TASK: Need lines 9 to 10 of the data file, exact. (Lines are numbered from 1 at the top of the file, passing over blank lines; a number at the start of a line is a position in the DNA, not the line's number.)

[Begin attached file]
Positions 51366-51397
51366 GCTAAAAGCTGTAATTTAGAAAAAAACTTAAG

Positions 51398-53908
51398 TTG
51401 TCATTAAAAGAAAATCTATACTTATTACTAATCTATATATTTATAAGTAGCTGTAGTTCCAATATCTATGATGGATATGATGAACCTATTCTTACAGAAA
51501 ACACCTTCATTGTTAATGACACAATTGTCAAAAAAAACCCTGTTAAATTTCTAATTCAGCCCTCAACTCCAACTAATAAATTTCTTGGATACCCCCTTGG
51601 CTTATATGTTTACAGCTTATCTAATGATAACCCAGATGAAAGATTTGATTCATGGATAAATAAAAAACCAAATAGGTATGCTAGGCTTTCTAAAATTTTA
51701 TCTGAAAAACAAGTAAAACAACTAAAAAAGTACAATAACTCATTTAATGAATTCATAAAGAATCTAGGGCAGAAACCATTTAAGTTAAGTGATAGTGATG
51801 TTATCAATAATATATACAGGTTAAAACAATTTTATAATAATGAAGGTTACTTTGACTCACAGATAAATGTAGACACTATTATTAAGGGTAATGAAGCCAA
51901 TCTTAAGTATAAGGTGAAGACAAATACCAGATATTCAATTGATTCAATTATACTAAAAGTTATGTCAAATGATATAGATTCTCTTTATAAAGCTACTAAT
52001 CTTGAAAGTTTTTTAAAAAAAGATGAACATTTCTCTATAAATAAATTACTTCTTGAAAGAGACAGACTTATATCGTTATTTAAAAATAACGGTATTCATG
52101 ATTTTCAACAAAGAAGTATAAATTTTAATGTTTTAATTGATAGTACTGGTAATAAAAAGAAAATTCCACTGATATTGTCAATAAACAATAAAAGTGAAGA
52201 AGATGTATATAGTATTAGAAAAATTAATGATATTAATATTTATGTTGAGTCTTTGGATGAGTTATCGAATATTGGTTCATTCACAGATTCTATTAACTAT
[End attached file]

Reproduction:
51801 TTATCAATAATATATACAGGTTAAAACAATTTTATAATAATGAAGGTTACTTTGACTCACAGATAAATGTAGACACTATTATTAAGGGTAATGAAGCCAA
51901 TCTTAAGTATAAGGTGAAGACAAATACCAGATATTCAATTGATTCAATTATACTAAAAGTTATGTCAAATGATATAGATTCTCTTTATAAAGCTACTAAT